“Pleasant Hill Memorial is very grateful to be existing not only as a memorial, but to once again becoming a living part of the community,” Semke said.
Activities at this year’s Homecoming next Sunday will begin at 9:30 a.m. with a revival-like service presented by Central Christian Church, and the public is welcome.
At 10 a.m, there will be coffee, juice and Marianne Carlson’s Iowa State Fair champion cinnamon rolls served in the church yard, with music by the Central Christian brass ensemble.
At 11 a.m., the official Homecoming service will be held back in the church with congregational hymn singing; a special musical salute to veteran and service members led by Mark and Rita Rasmussen; an invocation and benediction by Rev. Dale Hanaman of the historical society, and brief messages from three guest speakers:
–Melissa Bosshart Frederick, 28, who now lives near the southern border of Greene County, grew up a mile north of Pleasant Hill, graduated from Jefferson-Scranton High School in 2009 and the University of Iowa in 2013. She was a candidate for Greene County supervisor last fall. Melissa and her husband Bill Frederick are raising baby daughter Leah on their farm in southern Greenbrier Township. She continues her strong personal ties to Pleasant Hill Church. “My mom and dad got married there, we’ve always been good friends with the Semkes and they got married there, the funeral luncheon for my great-grandpa was in the church, and my husband Bill and I got married there,” she said. “It’s always been a special place in my life.”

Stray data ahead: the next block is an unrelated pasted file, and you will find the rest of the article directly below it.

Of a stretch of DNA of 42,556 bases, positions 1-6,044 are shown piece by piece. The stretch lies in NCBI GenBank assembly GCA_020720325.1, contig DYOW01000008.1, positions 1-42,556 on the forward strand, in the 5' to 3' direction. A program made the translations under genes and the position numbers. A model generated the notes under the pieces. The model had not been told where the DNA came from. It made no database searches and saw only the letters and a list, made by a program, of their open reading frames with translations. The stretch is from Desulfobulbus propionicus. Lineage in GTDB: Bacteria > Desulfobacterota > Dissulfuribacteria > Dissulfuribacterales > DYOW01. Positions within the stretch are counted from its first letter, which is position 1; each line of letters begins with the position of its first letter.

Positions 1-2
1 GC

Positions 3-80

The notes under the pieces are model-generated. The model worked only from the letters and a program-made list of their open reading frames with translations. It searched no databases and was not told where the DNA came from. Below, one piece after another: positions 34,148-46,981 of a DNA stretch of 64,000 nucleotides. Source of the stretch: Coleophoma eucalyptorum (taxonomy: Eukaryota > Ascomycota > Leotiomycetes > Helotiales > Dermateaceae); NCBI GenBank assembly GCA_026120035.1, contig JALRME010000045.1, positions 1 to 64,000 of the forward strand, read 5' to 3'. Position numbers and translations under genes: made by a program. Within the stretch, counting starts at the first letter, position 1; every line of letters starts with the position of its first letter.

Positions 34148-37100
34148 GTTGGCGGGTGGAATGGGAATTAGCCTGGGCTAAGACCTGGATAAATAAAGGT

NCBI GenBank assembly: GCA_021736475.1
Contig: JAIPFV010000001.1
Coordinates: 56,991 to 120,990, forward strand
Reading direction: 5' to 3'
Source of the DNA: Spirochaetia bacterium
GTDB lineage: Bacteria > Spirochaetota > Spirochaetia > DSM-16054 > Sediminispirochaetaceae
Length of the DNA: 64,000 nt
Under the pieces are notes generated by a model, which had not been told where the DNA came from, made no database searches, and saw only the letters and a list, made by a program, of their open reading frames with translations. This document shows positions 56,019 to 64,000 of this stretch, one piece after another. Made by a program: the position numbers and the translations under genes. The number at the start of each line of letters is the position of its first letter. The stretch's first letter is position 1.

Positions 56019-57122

–Rep. Phil Thompson, of Jefferson, also 28 and a Jefferson-Scranton High School classmate of Melissa Frederick, was in the Army for eight years, deployed to Iraq, attended West Point for two years, and got out as a staff sergeant. He now represents his home area in the Iowa House of Representatives. “Pleasant Hill has always been a special church for my family,” Thompson said. “We attended the Pleasant Hill Memorial service and potluck every year. As a boy, the service stood out as one of my earliest, most vivid memories. I look back on those services and remember feeling so inspired by the church choir filling up the room and the 21-gun salute. It was probably the first community tradition that I fully understood and had deep reverence for. It helped shape my character and desire to serve.”
–And Wallace Teagarden, 96, a native of the Pleasant Hill area who now lives in Ames, says he intends to be back for his traditional patriotic oration. “I’m really blessed in my health, I feel good and I plan to be there as usual,” Teagarden said, then adding his annual caveat: “But at my age, you never know.” He learned his stirring address as a junior high student in Grand Junction, and has been doing it from memory ever since – including at every Pleasant Hill Homecoming since 1960. How does he do it? “Well, I practice it when Memorial Day is coming around,” he said. “And I do my voice exercises every day all year. When you get older and are living alone, your voice can get weak. So twice a day, I count to 100 in a good loud voice. I’ve probably done that for 50 years or longer. If I don’t exercise it daily, I find it gets kind of screechy and scratchy.”